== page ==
As with all surgeries, ensuring that you are maintaining proper post-operative practices is crucial for the healing of your body and the location of the operation. Breast augmentation surgery is no different in terms of healing and will make everyday activities challenging to adjust to, especially sleeping.
So how do you actually get sleep after breast augmentation surgery? First and foremost, you will want to get in the habit of sleeping on your back while slightly elevated. Everyone’s healing time is different, but you should plan for your surgery to take between 8-12 weeks to heal. The length of time for changing your sleep patterns will largely depend on the regimen given to you by your surgeon.
Why Should I Sleep on My Back?
If you’re wondering what the difference is for sleeping after breast surgery and why it is typically recommended that you sleep on your back, what it boils down to is pressure. When it comes to implants, and considering the incision point itself, more pressure equals more problems. Here are a few of the reasons why it’s essential to ensure that you are sleeping on your back for the suggested amount of time.
- It will be more comfortable. As you can imagine, when you are sleeping while you are also trying to heal, one of the very last things that you want to do is add more pressure to the place where you are in pain. Sleeping on your stomach will place unnecessary weight onto your healing breasts. Sleeping on your side is possible after some time; however, if you’re used to sleeping on your stomach, it will be very easy for you to roll over into old habits when you are asleep.
- The scar tissue hasn’t formed around the implant. During the first couple of months of post-operation healing, your body will be regenerating scar tissue around the new implants. This scar tissue develops in the pocket created by the surgeon and helps to keep the implants in place. By sleeping on them, if you’re on your stomach even partially, the implant can be pushed to a different part of the pocket, affecting the symmetry and placement. When an implant moves from its location, it’s called Breast Implant Displacement, and depending on how significant the shift is, you may need to undergo surgery again to fix it.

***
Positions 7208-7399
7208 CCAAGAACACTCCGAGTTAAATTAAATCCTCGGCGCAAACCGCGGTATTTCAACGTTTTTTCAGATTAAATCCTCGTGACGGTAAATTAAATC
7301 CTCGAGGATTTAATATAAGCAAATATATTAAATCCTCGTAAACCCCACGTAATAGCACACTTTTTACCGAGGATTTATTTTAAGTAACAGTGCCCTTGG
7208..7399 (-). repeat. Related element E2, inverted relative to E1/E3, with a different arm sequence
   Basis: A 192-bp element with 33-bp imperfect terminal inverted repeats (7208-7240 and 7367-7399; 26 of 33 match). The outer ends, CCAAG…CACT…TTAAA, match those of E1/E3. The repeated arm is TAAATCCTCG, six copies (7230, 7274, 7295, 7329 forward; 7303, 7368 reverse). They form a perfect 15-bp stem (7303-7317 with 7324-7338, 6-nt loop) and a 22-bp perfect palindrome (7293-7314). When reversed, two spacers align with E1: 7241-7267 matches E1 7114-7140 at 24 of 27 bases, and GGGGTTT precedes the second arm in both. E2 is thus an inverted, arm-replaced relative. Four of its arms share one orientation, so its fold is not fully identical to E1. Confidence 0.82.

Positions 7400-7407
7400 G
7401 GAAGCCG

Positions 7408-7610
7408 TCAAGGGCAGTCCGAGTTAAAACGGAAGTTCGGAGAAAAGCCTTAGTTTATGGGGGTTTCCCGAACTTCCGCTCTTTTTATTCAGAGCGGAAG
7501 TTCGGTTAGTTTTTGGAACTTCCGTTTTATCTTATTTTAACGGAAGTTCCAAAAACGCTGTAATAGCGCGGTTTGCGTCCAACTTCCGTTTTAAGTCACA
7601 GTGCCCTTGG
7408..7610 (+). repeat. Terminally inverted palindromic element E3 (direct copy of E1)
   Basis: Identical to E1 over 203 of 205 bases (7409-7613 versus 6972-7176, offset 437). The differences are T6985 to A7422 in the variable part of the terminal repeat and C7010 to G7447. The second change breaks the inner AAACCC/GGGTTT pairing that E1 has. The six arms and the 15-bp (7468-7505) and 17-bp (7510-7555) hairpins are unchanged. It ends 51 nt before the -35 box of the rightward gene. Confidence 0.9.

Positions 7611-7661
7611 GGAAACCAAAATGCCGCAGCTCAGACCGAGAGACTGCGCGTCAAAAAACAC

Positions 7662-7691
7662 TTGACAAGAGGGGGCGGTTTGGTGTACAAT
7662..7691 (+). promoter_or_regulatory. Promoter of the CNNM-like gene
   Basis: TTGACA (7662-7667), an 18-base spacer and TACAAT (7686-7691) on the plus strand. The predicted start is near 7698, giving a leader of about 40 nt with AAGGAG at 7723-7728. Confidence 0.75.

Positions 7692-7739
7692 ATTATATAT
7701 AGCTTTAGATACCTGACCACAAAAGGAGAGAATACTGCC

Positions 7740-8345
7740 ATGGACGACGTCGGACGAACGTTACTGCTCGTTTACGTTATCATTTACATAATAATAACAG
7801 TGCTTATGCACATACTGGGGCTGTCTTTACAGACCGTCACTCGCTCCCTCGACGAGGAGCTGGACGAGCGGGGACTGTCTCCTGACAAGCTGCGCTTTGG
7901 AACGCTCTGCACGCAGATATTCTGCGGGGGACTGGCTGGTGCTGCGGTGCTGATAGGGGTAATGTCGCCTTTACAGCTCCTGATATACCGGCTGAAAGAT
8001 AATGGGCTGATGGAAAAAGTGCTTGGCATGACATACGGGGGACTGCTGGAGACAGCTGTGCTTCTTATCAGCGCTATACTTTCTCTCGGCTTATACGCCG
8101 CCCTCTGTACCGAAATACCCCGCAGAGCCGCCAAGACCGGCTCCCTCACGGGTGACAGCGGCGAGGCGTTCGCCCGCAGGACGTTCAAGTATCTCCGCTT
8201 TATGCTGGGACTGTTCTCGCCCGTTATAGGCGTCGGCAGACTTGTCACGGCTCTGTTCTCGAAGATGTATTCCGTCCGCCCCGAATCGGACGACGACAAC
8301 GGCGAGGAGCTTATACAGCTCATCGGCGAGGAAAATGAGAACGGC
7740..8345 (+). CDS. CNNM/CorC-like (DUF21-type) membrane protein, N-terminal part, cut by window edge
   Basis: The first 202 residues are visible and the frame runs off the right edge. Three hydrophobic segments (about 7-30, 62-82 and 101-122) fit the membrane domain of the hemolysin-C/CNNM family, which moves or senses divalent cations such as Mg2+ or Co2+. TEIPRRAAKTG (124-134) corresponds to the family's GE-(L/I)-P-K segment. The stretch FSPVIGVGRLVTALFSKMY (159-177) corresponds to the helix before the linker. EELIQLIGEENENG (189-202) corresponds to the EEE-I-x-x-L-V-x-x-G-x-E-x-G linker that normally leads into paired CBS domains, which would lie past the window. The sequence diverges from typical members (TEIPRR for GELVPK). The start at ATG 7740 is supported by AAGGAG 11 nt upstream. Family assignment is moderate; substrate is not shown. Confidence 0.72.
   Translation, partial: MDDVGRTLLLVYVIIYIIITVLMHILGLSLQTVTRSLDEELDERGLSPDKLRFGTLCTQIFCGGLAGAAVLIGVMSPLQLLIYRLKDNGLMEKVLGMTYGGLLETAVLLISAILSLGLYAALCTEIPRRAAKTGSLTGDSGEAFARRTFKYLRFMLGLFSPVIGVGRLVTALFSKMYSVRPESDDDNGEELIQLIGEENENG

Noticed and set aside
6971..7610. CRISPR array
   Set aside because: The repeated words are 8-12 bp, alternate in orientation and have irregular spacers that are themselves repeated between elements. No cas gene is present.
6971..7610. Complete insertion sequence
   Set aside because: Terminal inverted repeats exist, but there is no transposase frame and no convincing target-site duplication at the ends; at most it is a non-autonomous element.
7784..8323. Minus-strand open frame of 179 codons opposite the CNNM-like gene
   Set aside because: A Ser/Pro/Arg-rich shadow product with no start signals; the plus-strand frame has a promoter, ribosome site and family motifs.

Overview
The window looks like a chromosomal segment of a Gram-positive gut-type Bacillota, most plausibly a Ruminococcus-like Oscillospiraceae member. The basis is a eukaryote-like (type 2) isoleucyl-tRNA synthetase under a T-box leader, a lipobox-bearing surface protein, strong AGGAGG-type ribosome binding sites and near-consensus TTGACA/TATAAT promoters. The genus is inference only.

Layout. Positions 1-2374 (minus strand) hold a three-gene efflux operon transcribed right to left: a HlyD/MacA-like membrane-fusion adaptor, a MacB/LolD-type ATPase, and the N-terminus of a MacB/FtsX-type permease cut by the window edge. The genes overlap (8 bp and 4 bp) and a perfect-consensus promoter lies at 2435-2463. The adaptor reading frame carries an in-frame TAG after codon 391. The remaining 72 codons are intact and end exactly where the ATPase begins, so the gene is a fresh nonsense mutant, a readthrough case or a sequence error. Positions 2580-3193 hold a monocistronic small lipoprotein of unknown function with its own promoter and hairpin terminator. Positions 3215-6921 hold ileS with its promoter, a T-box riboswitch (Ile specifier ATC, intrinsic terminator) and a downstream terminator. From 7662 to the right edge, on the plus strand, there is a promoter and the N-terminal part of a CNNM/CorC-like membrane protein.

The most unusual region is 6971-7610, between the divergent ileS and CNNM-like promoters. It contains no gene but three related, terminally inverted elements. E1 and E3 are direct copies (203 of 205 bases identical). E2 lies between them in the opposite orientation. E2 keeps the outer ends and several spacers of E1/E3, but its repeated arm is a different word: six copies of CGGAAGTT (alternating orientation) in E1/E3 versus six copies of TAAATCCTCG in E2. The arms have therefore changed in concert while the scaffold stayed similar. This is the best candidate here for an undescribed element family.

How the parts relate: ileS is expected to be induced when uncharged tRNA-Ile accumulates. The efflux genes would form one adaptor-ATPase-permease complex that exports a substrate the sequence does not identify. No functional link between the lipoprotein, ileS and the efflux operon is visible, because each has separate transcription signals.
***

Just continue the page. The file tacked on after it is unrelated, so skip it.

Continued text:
- To help with swelling and avoid fluid build-up. As mentioned, avoiding pressure is key. The more weight you place on the surgical incision site, the more blood flow you will have to the area. Increased blood flow in this way can disrupt any stitches and prolong the healing process. In addition, the elevated back position will encourage gravity to help minimize the swelling faster.
- It’s better for your mobility. Right after your surgery, you will likely be advised to avoid using your chest muscles as much as possible. Even if you don’t realize it, getting in and out of bed does require using those muscles. So in order to minimize the usage, the elevated position will put you in a position to be more comfortable when getting up and laying down. You should be able to lay flat after about two weeks, but be sure to consult your plastic surgeon.
How to Sleep After Breast Augmentation
Getting to sleep on your back will likely be the easy part. Staying on your back after you have fallen asleep if you’re not typically a back sleeper, may be a little more challenging. To help yourself keep the position try a few quick tips:
- Prepare in advance. Try training yourself to sleep on your back a few weeks before the surgery so that you’re not dealing with new breasts and a new habit at the same time. Giving your body plenty of preparation beforehand gives you the benefit of avoiding painful or costly implications if you accidentally roll onto your side or stomach.
- Create a barrier. Training to sleep on your back after breast augmentation surgery is slightly different from attempting to change your sleep position on a regular day. You want to ensure that you don’t roll, but you also want to keep your head and shoulders slightly elevated. Do this by using at least two or three pillows below your head and shoulders, one long pillow on each side of your body (rest your arms on these pillows), and one pillow under your knees to help with lower back pain. If you really want to commit – look into purchasing a wedge pillow that will keep you elevated and will make rolling next to impossible.